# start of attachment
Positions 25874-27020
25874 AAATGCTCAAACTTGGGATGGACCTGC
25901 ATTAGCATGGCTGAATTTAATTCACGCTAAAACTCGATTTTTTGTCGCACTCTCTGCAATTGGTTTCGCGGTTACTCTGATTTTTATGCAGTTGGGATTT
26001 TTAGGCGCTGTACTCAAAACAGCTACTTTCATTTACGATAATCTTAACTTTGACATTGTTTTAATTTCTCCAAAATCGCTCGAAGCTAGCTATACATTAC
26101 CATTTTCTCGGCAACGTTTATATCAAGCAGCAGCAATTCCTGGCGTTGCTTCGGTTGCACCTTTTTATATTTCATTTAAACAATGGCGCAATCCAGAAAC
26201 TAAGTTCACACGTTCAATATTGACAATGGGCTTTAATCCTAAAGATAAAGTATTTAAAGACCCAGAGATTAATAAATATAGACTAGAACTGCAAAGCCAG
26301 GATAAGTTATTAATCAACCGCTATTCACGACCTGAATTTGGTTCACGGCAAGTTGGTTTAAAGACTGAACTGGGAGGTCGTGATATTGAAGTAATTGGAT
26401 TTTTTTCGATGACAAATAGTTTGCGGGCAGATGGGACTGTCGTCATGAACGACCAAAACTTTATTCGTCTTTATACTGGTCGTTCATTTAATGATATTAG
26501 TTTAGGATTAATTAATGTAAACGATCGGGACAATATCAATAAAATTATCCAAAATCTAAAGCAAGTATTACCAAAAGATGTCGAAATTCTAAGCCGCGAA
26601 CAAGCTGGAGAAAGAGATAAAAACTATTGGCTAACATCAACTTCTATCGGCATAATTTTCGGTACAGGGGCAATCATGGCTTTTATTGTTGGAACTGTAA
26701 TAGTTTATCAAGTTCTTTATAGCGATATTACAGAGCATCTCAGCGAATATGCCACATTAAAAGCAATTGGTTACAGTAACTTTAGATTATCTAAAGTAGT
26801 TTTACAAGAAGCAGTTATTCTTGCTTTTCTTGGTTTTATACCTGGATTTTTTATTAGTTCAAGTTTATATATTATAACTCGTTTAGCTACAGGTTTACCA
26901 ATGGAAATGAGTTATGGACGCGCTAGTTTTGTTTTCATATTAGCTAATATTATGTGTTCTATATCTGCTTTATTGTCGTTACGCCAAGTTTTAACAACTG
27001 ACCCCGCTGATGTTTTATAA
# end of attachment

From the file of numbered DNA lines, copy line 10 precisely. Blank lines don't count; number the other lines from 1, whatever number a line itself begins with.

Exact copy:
26601 CAAGCTGGAGAAAGAGATAAAAACTATTGGCTAACATCAACTTCTATCGGCATAATTTTCGGTACAGGGGCAATCATGGCTTTTATTGTTGGAACTGTAA